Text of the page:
Place for all – a funeral sermon

“Lord, when the shadows lengthen and night has come, I know that you will strengthen my steps toward home, then nothing can impede me, O blessed Friend! So, take my hand and lead me unto the end.” (1)

I wonder if in her last days in the hospital, May if she weren’t singing the words she certainly meant them when she declared a few times to those attending to her, “I’m soon going home.”

In saying this, did she mean her home in Osgoode — the homestead and first family home? Or in Bel Air Heights on Cannon Drive, where she and her family lived for 52 years? Or, was a more nuanced meaning of ‘home’ coming to mind? For example, when home wasn’t so much a specific place, as it was being with family in any place — such as the campground at Silver Lake, which I hear you frequented quite often and created so many cherished memories together.

“I’m soon going home.” Or, as I suspect, didn’t she already know that she soon was going home to be with all her loved ones gone before her — in her heavenly home?

A prayer on her lips and a well-known hymn’s words: So, take my hand and lead me, Lord, strengthen me in my steps toward home.

Indeed, home life was so important to May. You have told me, dear family, how your home — however imagined — was always a place of welcome to all your friends. It was a place of unconditional acceptance of each of you and your friends. Your home became a destination place for the community. A basement brimming with energy and sounding of laughter was a common occurrence. A tone of inclusiveness and openness surrounded home life.

Today as we gather to celebrate May’s life, we can affirm that God’s house is now home for May (John 14:1-3). This is a dwelling place which has a room for her, and all her loved ones in the heavenly host.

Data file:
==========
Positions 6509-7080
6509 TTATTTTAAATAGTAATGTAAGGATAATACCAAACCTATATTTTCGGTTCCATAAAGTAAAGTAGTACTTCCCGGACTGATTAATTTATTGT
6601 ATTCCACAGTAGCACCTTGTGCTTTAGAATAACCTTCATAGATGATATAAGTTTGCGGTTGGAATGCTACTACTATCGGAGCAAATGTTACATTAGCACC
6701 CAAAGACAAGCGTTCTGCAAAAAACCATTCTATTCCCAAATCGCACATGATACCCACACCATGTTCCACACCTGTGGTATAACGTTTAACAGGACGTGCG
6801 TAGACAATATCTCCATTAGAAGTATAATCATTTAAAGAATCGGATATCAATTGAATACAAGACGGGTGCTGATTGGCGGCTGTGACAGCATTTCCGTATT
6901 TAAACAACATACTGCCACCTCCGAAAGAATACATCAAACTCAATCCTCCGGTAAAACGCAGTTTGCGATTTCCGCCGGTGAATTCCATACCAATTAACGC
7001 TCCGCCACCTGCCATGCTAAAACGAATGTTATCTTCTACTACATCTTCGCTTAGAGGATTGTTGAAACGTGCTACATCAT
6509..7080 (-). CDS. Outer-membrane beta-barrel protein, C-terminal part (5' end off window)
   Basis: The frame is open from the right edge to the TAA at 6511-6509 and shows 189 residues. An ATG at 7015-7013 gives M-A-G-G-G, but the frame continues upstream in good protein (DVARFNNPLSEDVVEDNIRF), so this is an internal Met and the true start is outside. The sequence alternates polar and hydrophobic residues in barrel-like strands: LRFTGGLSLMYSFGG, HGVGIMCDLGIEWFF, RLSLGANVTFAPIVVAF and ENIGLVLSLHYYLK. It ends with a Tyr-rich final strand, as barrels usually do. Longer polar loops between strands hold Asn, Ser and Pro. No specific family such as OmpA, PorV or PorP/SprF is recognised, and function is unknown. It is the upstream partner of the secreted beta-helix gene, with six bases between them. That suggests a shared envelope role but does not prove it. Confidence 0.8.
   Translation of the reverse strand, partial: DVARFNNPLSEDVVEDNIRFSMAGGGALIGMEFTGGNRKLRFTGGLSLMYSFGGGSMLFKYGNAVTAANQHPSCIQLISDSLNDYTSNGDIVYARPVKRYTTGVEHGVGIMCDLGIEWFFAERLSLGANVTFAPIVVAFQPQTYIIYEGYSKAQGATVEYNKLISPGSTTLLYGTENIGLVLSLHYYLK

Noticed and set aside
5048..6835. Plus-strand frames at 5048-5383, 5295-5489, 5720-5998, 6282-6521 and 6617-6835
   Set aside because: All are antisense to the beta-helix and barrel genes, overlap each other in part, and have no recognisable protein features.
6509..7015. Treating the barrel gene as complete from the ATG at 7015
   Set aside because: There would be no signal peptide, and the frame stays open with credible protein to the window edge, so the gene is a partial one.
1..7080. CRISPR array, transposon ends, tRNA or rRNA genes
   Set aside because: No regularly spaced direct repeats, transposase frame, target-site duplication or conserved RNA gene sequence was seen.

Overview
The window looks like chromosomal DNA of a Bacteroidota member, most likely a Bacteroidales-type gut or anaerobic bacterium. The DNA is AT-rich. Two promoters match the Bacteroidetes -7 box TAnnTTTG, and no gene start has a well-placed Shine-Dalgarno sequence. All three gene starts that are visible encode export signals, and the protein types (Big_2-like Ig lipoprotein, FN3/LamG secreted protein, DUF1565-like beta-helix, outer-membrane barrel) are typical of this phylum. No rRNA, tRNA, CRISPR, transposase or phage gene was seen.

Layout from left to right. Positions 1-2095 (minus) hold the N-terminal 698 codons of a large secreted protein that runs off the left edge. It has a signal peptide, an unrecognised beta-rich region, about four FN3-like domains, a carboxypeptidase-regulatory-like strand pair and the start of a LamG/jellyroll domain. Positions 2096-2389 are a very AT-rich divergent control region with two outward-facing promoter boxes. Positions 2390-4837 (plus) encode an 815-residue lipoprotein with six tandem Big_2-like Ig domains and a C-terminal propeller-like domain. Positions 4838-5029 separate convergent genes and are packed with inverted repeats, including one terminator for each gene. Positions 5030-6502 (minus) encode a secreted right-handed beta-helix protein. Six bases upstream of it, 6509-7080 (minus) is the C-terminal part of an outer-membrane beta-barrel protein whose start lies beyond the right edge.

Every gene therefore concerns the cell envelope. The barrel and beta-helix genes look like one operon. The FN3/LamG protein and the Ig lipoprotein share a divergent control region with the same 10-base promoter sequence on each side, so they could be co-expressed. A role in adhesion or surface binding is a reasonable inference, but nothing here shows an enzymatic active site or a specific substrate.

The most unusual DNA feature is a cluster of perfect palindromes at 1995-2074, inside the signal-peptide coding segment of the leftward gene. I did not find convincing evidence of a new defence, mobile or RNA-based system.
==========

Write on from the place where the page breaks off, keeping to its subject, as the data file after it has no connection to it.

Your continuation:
May feels at home, I am sure, because her homes on earth seemed very much like what Jesus described in the kingdom of God: A place of inclusion, where all feel welcome. Food for everyone! An acre of vegetables that had to be tended, comes to mind, as you shared precious memories of treasured places like the large garden in the back yard.

In the Gospel reading, when Jesus says: In my Father’s house there are many rooms, read “a room for you” as “a place for you.” It goes beyond a mere belonging. It means “you can be yourself fully, here”. It means “you can come just as you are and be as you are.” “You can participate fully in everything this family is about.”

This participation is not isolated individualism. Because a house has shared space. A house has many rooms, yes. But a house means you are in a community of a certain kind. There are spaces in a house that must be shared — a living room, family room, dining room, kitchen, hallways, bathrooms.

Your parents were leaders in this shared space. They valued certain things in the family. They taught you what you know about being in relationship with one another: respecting the other, being responsible for your actions, being accountable to one another. Each of you had ‘room’ in this family to participate fully in your own unique way, and still be mindful of the other. 

The journey which continues today for May in her heavenly home begins on earth. However we find our way from this day onward — different for each of us — the same God who walked with May on earth walks with us. The God who blessed May with the joy of family relationships leads us toward bright horizons — the dawn of a new day.

Lord, take my hand and lead me upon life’s way; Direct, protect, and feed me from day to day. Without your grace and favour I go astray; So take my hand, O Saviour, and lead the way. (2)

Amen.

(1) – Julie von Hausmann, “Lord Take My Hand and Lead Me” in #767 Evangelical Lutheran Worship, Augsburg Fortress, MN, 2006

(2) – Ibid.

About raspberryman

I am a pastor in the Evangelical Lutheran Church in Canada, serving a parish in Ottawa Ontario. I am a husband, father, and admirer of the Ottawa Valley. I enjoy beaches, sunsets and waterways. I like to write, reflect theologically and meditate in the Christian tradition.
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